Brock published 109 illustrations[note 7] in Punch between 6 February 1901 and 30 March 1910. He output in Punch tapered off after 1905 and he did not publish any more work in Punch after 1910.[10] Brock continued to work on book illustration and on portraits. Some of the portraits by Brock in national collections date from the 1920. He continued to illustrate books right up until his death, with Gunby Hadath's Pamela: A Story for Girls (1938)[note 8] being one of the last books he illustrated. Books he was working on at the time of his death were completed by other illustrators. Brock was one of the twenty leading illustrators selected by Percy Bradshaw for a portfolio in his 1917/1918 The Art of the Illustrator.[note 9]

Brock was an occasional exhibitor at various venues.[note 10] He died on 28 February 1938 in Cambridge.[14]


The approach of C.E. Brock's work varied with the sort of story he was illustrating. Some was refined and described as "sensitive to the delicate, teacup-and-saucer primness and feminine outlook of the early Victorian novelists," while other work was "appreciative of the healthy, boisterous, thoroughly English characters" – soldiers, rustics, and "horsey types."[15] Other illustrations were grotesqueries drawn to amuse children looking at or reading storybooks.


Joseph Pennell in his Pen Drawing and Pen Draughtmanship . . . made the following assessment of Brock at the very start of his career as an illustrator: Mr. Brock has come out with "Hood's Humorous Poems". His drawing can scarce be called original, — there are many reminiscences in it, — but his humour, dramatic action, and his arrangement are quite his own. H is sense of illustration is good, and is well shown in the concentration on the black horse and black cap of the huntsman in the title; possibly this is exaggerated, but it is a good sort of exaggeration. In the other drawing, " The Supper Superstition", the story is extremely well told with movement and go. There are several other drawings in the book quite as good; enough of them to prove that Mr. Brock has something to say for himself, besides showing how well he has studied other people.[16]

Examples of complete book illustrations[edit]

The following examples show what a complete set of illustrations for a single book look like.

An adventure novel[edit]

Brock illustrated a new edition of Sir Walter Scott's Ivanhoe for Service & Paton in 1897. The new edition had 16 full page illustrations. New illustrations were one of the ways in which publishers tried to sell titles were had already had a number of editions. The illustrations are by courtesy of The British Library the whole book is available on-line. The illustrations for Ivanhoe would have benefited from the props that the Brock's kept in their studio to serve as examples for arms, clothing, and so on.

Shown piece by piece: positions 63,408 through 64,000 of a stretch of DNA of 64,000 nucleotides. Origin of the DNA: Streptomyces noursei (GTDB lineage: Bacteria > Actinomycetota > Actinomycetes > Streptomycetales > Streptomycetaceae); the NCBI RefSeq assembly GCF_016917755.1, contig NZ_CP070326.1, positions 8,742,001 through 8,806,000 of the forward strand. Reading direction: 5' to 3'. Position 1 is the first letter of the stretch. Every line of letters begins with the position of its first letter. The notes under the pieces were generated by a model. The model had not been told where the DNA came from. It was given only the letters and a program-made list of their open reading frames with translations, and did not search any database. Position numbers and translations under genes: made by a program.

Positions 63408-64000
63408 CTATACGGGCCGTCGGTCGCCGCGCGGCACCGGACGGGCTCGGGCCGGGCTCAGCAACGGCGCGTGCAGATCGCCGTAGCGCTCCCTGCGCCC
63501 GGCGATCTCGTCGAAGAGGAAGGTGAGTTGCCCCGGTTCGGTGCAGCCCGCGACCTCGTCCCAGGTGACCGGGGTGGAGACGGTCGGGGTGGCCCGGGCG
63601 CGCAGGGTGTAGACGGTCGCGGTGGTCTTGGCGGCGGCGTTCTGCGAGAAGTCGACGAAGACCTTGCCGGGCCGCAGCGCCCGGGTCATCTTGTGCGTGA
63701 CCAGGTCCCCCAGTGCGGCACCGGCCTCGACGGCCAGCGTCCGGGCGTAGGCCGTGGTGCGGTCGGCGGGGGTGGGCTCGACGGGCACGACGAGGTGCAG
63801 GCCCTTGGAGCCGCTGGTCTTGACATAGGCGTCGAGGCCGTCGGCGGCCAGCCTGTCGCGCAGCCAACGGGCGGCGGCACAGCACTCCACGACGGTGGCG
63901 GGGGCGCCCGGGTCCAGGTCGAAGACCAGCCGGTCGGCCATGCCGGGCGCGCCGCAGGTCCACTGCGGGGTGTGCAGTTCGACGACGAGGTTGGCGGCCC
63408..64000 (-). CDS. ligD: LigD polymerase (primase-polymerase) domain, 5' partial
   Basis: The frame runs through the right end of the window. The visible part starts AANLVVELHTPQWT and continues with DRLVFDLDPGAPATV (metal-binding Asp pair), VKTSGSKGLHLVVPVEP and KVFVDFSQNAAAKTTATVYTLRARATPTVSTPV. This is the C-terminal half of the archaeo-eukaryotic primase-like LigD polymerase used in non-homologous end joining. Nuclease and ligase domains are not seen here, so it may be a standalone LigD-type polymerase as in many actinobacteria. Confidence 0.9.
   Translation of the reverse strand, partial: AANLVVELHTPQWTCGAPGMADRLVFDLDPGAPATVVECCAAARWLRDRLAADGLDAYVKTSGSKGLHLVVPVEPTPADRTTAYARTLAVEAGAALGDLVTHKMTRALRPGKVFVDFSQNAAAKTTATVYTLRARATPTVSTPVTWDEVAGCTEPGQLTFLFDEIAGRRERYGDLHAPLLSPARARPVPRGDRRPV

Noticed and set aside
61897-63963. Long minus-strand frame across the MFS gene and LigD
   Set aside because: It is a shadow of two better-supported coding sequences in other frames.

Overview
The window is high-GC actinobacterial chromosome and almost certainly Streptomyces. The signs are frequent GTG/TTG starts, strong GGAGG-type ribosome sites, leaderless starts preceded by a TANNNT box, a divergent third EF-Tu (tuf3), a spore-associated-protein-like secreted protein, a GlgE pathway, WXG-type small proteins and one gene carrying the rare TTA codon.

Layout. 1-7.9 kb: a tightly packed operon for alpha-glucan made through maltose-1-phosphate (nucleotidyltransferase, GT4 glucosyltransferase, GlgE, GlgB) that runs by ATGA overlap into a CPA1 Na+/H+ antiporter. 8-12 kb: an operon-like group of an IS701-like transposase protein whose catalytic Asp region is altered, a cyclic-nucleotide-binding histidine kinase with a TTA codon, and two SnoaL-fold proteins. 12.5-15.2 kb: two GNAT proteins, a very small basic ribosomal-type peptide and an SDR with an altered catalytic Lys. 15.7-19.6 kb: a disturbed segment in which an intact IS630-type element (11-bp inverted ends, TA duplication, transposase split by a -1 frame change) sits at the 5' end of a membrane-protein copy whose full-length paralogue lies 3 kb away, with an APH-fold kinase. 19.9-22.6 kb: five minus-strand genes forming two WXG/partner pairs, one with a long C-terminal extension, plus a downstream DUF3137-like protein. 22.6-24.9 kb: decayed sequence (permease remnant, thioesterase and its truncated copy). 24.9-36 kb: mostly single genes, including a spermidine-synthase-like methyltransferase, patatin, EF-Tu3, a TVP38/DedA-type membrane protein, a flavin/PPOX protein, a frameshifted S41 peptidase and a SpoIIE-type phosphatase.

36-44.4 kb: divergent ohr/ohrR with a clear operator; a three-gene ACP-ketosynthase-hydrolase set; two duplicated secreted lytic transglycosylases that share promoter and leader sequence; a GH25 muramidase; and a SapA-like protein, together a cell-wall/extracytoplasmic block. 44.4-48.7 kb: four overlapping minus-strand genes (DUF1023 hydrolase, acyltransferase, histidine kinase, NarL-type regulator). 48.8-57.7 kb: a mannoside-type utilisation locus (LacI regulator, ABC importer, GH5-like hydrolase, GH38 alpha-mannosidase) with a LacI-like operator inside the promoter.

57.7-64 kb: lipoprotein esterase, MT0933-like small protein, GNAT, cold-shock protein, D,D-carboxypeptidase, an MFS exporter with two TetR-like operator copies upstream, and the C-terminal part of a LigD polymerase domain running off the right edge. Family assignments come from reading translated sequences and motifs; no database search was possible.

A book for children[edit]

Lucas Malet was the pseudonym of Mary St Leger Kingsley (4 June 1852 – 27 October 1931), a Victorian novelist. Although most of here output was for adults, she did produce some juvenile fiction In 1887, Kegan Paul & Co.[note 11] published Malet's short[note 12] book Little Peter: A Christmas Morality for Children of any Age with nine full page illustrations including the frontispiece, and several smaller ones, by Paul Hardy.[note 13] The book tells the story of a small boy who befriends a very ugly and socially-despised man, who saves him in the end. The story was apparently popular as it was reprinted numerous times, most recently in 2010. In 1909, Henry Frowde and Hodder & Stoughton's joint venture reissued the book, but this time with eight full-page colour illustrations, including the frontispiece, by Charles Brock. The costs of colour illustration had decreased significantly since the 1887 edition, and colour was now the norm for books for younger children. This was good news for an artist as versatile as Brock, as it increased the options for selling his work. The following illustrations show the story in outline.